To make matters even more confusing there are carbohydrates in fruits, vegetables and even milk.  However, the fiber in the fruit and vegetables and the protein in the milk are good for you.  These combinations are beneficial.

Consider foods such as pastries, cookies, Danish, muffins, crackers, chocolate bars, candy, cake, pies and you’ve got a list of foods made with added sugar and some of them with refined white based flour.  These foods are addictive and can lead to weight gain and health issues like heart disease and diabetes.

If you reduce your intake of sugar containing foods and sugar containing beverages like regular soda (and even diet soda) and juice then you can significantly improve your diet.

Replace white pasta with whole wheat and white rice with brown rice.  Use only whole grain breads and rolls when making sandwiches or toast.  Experiment with legumes in recipes.  Try making a lentil vegetable soup or a chickpea salad.  Instead of making mashed potatoes with white potatoes, use sweet potatoes as a substitute.  Consider baking with whole wheat flour and cutting down on the amount of sugar in the recipe.  Try using unsweetened applesauce in place of sugar.  Instead of juice, try homemade smoothies made from frozen fruit of your choice and milk or yogurt.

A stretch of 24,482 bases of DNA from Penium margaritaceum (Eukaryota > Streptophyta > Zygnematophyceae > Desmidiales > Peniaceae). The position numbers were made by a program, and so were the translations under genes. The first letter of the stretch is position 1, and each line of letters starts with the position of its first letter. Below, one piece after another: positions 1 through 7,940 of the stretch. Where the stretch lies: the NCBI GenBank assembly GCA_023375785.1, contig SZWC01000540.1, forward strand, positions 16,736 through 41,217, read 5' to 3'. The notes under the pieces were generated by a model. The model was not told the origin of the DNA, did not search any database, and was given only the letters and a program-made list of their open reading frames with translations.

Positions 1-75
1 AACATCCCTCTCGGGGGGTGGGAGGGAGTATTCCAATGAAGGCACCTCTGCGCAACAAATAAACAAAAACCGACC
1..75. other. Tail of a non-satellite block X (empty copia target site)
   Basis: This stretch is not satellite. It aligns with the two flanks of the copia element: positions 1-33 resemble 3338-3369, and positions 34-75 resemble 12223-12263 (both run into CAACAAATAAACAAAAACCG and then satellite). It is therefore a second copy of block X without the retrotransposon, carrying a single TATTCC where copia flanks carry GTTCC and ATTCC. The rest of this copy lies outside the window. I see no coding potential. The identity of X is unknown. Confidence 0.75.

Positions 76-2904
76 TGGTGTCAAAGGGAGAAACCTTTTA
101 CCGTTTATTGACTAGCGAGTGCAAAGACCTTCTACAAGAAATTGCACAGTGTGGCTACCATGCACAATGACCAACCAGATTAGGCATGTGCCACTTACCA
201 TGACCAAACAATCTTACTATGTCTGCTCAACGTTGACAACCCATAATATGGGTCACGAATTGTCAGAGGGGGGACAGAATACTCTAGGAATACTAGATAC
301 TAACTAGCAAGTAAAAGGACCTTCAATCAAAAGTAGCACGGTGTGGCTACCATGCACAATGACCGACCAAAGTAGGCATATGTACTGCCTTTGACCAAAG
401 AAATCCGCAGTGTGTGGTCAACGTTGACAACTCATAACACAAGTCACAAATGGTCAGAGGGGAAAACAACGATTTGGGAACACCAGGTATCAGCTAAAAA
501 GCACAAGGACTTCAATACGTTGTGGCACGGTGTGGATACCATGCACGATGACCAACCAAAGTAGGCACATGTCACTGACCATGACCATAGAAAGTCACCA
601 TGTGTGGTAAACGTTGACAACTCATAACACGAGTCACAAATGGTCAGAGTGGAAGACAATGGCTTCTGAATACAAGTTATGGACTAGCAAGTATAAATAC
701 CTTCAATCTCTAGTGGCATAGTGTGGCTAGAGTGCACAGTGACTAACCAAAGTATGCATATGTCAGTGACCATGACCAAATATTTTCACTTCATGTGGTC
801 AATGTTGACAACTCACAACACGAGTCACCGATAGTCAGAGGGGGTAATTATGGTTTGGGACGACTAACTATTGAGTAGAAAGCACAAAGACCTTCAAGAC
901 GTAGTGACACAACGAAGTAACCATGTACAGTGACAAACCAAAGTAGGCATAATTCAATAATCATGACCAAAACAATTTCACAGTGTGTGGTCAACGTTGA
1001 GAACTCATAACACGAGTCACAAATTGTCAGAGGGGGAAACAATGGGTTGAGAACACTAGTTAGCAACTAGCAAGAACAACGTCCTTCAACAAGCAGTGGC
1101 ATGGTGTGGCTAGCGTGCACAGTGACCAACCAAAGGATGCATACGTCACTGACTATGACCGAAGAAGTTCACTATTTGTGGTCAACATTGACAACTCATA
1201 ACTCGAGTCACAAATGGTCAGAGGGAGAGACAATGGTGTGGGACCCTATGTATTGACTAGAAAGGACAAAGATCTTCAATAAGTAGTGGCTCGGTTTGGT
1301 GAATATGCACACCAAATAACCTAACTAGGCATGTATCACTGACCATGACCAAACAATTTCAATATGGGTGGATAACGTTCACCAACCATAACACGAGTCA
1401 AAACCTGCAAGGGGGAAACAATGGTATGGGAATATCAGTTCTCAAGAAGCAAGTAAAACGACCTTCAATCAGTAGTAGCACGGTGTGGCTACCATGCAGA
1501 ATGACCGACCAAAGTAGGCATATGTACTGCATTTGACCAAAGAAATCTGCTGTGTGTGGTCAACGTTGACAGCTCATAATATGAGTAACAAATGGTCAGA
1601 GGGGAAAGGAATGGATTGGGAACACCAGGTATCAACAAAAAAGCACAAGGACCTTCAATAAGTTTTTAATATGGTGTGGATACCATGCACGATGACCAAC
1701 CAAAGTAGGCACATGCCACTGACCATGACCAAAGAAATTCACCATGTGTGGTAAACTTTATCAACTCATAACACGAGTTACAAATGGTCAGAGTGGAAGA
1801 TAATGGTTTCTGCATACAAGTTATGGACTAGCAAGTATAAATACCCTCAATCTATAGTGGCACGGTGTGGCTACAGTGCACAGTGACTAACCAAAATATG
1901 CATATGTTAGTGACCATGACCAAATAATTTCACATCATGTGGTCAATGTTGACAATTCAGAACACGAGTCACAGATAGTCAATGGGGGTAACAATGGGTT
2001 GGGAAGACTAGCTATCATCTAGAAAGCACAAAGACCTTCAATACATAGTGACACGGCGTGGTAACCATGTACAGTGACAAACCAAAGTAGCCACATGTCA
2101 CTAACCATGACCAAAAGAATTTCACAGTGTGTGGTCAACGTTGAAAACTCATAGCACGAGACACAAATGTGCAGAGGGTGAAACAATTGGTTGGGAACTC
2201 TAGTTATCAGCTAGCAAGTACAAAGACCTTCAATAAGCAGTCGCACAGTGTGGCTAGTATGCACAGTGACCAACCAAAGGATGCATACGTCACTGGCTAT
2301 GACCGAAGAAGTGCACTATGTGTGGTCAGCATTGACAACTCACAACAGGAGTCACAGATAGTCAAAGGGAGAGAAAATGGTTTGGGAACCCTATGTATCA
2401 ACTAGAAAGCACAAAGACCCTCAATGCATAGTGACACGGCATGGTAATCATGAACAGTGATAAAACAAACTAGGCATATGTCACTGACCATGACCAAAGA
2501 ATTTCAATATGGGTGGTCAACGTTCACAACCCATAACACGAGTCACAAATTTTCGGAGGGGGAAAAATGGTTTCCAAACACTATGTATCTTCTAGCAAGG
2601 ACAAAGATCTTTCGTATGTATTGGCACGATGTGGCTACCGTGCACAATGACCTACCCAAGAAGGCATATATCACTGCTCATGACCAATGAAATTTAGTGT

Friday Finds: Chickpeas at Toby’s

I was at Grandma Toby's tonight for supper with the kids and Richard when I realized she didn't make anything for me to eat.  She usually makes chicken on Fridays accompanied by soup, salad, knishes and a vegetable.  Being of the vegetarian persuasion I am not into chicken and wasn't in the mood for hard boiled protein, I mean eggs.  

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I was desperately looking through her pantry for something edible when I came across a can of my favorite legume, garbanzo beans better known as chick peas.   I also a found a bottle of olive oil that GT said was over a year old. Blech.  I proceeded to make a vinaigrette with fresh canola oil (I know for a fact she bought it in April) white vinegar, lemon juice and sugar.  I chopped up some shallots, carrots and red peppers.  I tossed everything together and voila, something out of nothing!  I served it over a bed of greens and was completely satisfied. I really was in need of something healthy since I have been eating cake since Wednesday.

The truth is, it is just too easy to eat junkt in situations like this but with a little effort you can always find something healthy to make in a pinch.  Keep your pantry and freezer well stocked. Make sure you replace your oils every 3 months so they stay fresh.  Oil, vinegar or lemon juice and a dash of sugar always work if you need a basic dressing.